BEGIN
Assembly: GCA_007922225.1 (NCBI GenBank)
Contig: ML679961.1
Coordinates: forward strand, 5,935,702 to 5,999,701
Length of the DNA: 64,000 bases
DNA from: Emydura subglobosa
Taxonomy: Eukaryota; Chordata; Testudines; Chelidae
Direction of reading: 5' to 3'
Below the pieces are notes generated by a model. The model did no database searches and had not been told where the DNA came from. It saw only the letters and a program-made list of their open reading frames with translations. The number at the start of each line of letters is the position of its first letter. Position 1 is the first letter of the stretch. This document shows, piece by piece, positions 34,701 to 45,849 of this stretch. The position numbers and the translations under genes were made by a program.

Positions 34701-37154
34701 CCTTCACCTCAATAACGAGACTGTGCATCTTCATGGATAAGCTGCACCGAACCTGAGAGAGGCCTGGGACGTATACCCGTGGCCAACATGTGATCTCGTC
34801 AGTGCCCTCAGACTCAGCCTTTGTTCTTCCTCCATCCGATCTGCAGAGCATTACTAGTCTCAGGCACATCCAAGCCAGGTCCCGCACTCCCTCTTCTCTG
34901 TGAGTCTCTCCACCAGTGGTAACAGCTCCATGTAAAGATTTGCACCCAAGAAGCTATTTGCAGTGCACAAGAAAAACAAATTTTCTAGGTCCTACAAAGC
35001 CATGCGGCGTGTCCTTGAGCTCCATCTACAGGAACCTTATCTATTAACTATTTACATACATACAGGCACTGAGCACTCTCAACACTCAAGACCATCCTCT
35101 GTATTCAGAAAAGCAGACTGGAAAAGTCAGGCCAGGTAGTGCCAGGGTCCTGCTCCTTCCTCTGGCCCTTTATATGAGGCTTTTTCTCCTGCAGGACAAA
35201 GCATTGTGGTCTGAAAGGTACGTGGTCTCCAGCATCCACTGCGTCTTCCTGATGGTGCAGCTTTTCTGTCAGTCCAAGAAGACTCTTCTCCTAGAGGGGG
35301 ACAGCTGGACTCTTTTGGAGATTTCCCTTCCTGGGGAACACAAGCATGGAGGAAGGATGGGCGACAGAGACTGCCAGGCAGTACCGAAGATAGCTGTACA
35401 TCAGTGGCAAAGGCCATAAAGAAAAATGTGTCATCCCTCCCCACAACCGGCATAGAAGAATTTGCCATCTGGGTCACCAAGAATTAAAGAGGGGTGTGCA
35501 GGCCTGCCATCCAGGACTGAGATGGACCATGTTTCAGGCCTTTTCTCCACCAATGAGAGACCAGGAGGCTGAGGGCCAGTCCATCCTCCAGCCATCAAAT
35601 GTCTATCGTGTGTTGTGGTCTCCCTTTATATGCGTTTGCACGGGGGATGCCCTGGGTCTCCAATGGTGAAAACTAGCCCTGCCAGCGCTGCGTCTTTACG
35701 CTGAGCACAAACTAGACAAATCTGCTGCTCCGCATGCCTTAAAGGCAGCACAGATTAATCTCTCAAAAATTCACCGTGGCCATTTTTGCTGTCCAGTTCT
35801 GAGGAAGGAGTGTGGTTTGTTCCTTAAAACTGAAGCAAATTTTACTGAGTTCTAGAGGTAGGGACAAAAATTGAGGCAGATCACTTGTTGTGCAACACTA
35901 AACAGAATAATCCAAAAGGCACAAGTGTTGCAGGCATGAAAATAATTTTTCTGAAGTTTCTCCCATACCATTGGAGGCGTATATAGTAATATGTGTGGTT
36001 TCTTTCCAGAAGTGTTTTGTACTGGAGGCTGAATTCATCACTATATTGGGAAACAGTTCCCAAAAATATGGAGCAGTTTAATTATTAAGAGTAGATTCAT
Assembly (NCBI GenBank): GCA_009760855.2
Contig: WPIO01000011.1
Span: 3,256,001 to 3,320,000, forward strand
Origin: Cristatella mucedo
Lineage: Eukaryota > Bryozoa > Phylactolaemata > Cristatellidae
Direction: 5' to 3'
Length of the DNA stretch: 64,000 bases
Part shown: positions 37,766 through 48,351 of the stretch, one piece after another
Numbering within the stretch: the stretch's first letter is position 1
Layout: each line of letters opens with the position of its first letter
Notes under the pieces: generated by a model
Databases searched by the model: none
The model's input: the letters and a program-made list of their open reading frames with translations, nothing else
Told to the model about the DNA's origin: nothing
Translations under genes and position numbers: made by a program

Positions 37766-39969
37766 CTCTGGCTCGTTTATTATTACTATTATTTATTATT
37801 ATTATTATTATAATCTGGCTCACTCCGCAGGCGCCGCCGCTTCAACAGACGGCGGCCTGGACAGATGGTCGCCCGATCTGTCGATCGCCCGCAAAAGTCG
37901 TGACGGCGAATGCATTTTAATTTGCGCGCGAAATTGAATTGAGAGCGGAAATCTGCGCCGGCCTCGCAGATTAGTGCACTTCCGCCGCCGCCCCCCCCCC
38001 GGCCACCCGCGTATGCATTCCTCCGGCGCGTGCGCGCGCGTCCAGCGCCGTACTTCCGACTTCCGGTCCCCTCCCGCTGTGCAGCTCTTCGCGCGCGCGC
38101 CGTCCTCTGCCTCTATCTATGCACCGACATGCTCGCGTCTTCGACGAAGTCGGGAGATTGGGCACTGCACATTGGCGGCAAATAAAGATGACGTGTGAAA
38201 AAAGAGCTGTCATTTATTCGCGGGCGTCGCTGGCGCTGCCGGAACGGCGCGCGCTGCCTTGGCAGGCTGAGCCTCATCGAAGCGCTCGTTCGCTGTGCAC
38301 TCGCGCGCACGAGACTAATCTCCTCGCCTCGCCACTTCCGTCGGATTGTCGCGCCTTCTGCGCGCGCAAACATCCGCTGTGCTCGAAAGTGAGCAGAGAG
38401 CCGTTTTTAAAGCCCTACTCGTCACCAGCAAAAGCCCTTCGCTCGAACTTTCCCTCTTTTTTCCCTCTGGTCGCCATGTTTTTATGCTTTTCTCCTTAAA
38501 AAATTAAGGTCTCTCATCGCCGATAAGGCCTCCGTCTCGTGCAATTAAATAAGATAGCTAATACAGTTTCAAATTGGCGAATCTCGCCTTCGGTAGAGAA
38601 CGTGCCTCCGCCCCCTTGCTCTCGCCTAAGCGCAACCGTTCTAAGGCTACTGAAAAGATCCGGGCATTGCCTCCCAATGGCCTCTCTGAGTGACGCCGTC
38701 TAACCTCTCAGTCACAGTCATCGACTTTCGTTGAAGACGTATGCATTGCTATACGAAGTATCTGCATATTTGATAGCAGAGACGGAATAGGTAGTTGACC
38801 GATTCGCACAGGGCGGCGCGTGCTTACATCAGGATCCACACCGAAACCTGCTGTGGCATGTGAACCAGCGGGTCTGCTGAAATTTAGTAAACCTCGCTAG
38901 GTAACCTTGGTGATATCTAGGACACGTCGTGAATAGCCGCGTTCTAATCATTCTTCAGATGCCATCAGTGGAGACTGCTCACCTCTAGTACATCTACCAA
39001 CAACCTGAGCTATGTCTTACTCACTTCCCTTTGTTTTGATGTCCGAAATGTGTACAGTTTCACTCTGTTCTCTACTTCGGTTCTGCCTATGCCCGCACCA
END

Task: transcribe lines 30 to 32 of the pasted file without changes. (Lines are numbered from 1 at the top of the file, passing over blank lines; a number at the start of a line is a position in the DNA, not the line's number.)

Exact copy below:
Length of the DNA stretch: 64,000 bases
Part shown: positions 37,766 through 48,351 of the stretch, one piece after another
Numbering within the stretch: the stretch's first letter is position 1